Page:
Western Dressage – What Fun!
By Pat Van Buskirk
Years ago, I had the pleasure of taking Dressage lessons on my friend’s Trakehner stallion. He was magnificently trained and a thrill to ride. I actually bought a pair of breeches and English riding boots, then let this horse teach me what he already knew. It was absolutely exhilarating!
So, what exactly is Dressage? According to the USDF (United States Dressage Federation), “Dressage is a French term meaning ‘training’ and its purpose is to develop the horse’s natural athletic ability and willingness to work making him calm, supple and attentive to his rider.”
Having been a cowgirl all my life, I didn’t last long in those skinny pants and high-topped boots. But it was fun and I learned a lot working with that stallion. His name was Always and he was always perfect.
More recently, we’ve been hearing a lot about Western Dressage. One of my good friends has been attending the local clinics and events, so I decided to explore for myself. What I found was the perfect place to take our four year old filly where we can work in a comfortable environment while having a job to do.
In 2010, the Founding Directors of WDAA (Western Dressage Association of America) gathered together to discuss training issues throughout the horse industry. This led to the building of the Western Dressage community and a new aspect to the sport which I believe will benefit all of us.
Earlier in August, our filly, Katie, and I attended Cliff Swanson’s Level I training clinic in Castle Rock, she in her western saddle and bosal, me in my Wranglers and ropers. I was a little nervous, to say the least. Katie’s still pretty green and I was remembering the exacting maneuvers I was asked to make with Always. To my pleasant surprise, I found a supportive environment with an instructor who was kind and patient with both of us.
There are so many advantages to this new program that I don’t have room here to explain them all. The best is that they are focused on the horse and his well being. Next, it’s affordable. No fancy show equipment and the clinics are very reasonably priced. Whether you’re a beginner or a seasoned pro, everyone is welcomed into the fold. By the end of the clinic, we all knew everyone’s name and were clapping for each other. The atmosphere was wonderful!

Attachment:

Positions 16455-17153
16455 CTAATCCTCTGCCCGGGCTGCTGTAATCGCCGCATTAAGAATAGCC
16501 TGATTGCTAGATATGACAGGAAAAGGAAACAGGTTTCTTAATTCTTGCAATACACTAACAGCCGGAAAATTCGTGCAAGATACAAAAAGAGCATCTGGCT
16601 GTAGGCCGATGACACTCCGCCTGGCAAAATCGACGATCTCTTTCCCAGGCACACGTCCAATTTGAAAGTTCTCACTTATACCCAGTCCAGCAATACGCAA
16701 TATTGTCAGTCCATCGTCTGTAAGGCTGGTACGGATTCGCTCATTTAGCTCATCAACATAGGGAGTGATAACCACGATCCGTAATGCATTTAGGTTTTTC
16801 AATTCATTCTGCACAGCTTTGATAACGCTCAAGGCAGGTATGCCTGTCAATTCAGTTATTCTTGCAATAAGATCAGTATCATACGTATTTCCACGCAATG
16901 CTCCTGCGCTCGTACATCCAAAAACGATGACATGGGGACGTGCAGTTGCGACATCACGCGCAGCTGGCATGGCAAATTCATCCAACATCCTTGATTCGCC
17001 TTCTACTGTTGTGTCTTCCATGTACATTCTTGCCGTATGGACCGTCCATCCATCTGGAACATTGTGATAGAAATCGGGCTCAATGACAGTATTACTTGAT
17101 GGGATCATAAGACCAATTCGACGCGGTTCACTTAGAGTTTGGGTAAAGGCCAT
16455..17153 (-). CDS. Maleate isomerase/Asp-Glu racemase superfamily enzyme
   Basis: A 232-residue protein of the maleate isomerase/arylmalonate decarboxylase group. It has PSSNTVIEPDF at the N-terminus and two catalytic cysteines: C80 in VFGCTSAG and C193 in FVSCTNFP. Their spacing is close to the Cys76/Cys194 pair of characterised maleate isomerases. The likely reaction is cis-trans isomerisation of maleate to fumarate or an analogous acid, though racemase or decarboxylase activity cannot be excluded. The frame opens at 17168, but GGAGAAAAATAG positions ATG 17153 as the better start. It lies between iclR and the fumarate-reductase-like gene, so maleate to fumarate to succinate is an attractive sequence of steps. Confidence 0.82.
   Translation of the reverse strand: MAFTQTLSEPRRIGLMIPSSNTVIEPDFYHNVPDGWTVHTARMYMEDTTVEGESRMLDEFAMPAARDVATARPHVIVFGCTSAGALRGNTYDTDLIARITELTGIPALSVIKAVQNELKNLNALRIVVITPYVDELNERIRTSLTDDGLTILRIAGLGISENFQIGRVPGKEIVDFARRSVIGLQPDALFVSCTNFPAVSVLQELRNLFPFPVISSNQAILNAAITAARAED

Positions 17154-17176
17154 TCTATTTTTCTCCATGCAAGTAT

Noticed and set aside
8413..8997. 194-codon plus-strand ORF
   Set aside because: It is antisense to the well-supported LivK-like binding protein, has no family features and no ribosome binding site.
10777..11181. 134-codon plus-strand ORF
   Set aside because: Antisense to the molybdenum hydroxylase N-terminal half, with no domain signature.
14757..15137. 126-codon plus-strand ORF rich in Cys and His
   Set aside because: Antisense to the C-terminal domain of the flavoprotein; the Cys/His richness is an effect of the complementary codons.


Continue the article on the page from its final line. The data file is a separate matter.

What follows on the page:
Speaking of the horse, Katie certainly isn’t a fancy Dressage horse. She’s a little Quarter Horse, only 14’3”, and bred from a line of cutting horses with low-slung heads and a short back. How would she fit into this program? Just fine, I found out.
Western Dressage welcomes all breeds. If your horse can walk, trot and canter, he’s eligible for their program. If your horse is gaited, he can gait instead of trotting. There is a difference in terminology here – the trot is called a jog and for now, it’s done seated. Cliff believes posting will be added in later rules.
The mission statement of Western Dressage says it all:
Our mission is to build an equine community that combines the Western traditions of horse and rider with Classical Dressage.
We honor the horse.
We value the partnership between horse and rider.
We celebrate the legacy of the American West.
Visit the WDAA web page at www.westerndressageassociation.org or the Colorado Affiliate at www.wdaco.org for a full explanation of Western Dressage, listings of upcoming events and demo videos.
As Jack Brainard says, “Why not join our association at its beginning? Five years from now you will be glad you did, and we assure you that you will ride better horses, and have fun doing it. We have confidence in our endeavors. Try us for satisfaction, accomplishment, enjoyment, and achievement with your horses. We are for real!”
Pat Van Buskirk is an avid horse enthusiast and has been writing for various horse and auto magazines since 1994. She is an Associate Broker at Coldwell Banker Residential in Parker and may be reached at email@example.com.